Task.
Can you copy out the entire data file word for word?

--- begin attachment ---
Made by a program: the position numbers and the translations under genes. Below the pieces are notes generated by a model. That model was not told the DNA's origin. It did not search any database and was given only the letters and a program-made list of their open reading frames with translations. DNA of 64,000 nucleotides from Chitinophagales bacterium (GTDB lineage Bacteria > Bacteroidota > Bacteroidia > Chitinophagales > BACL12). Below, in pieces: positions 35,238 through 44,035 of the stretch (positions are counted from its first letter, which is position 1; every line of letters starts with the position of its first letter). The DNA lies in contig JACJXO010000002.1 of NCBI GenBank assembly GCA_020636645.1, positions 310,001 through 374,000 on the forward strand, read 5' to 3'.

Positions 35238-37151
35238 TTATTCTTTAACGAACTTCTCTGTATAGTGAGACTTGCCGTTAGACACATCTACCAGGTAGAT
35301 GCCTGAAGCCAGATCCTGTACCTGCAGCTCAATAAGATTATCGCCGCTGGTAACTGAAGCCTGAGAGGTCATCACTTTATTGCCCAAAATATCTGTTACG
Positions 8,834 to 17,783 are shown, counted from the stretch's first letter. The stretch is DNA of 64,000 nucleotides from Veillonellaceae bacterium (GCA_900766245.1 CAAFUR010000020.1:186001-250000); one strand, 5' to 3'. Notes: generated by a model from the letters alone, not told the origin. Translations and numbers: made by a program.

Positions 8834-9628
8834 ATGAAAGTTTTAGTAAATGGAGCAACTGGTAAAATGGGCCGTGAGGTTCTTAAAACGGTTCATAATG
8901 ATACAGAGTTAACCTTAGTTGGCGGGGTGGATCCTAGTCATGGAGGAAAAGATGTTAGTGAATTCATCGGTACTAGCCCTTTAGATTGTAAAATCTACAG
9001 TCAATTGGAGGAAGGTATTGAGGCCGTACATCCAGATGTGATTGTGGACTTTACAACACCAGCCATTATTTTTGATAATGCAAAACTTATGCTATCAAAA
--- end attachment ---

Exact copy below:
Made by a program: the position numbers and the translations under genes. Below the pieces are notes generated by a model. That model was not told the DNA's origin. It did not search any database and was given only the letters and a program-made list of their open reading frames with translations. DNA of 64,000 nucleotides from Chitinophagales bacterium (GTDB lineage Bacteria > Bacteroidota > Bacteroidia > Chitinophagales > BACL12). Below, in pieces: positions 35,238 through 44,035 of the stretch (positions are counted from its first letter, which is position 1; every line of letters starts with the position of its first letter). The DNA lies in contig JACJXO010000002.1 of NCBI GenBank assembly GCA_020636645.1, positions 310,001 through 374,000 on the forward strand, read 5' to 3'.

Positions 35238-37151
35238 TTATTCTTTAACGAACTTCTCTGTATAGTGAGACTTGCCGTTAGACACATCTACCAGGTAGAT
35301 GCCTGAAGCCAGATCCTGTACCTGCAGCTCAATAAGATTATCGCCGCTGGTAACTGAAGCCTGAGAGGTCATCACTTTATTGCCCAAAATATCTGTTACG
Positions 8,834 to 17,783 are shown, counted from the stretch's first letter. The stretch is DNA of 64,000 nucleotides from Veillonellaceae bacterium (GCA_900766245.1 CAAFUR010000020.1:186001-250000); one strand, 5' to 3'. Notes: generated by a model from the letters alone, not told the origin. Translations and numbers: made by a program.

Positions 8834-9628
8834 ATGAAAGTTTTAGTAAATGGAGCAACTGGTAAAATGGGCCGTGAGGTTCTTAAAACGGTTCATAATG
8901 ATACAGAGTTAACCTTAGTTGGCGGGGTGGATCCTAGTCATGGAGGAAAAGATGTTAGTGAATTCATCGGTACTAGCCCTTTAGATTGTAAAATCTACAG
9001 TCAATTGGAGGAAGGTATTGAGGCCGTACATCCAGATGTGATTGTGGACTTTACAACACCAGCCATTATTTTTGATAATGCAAAACTTATGCTATCAAAA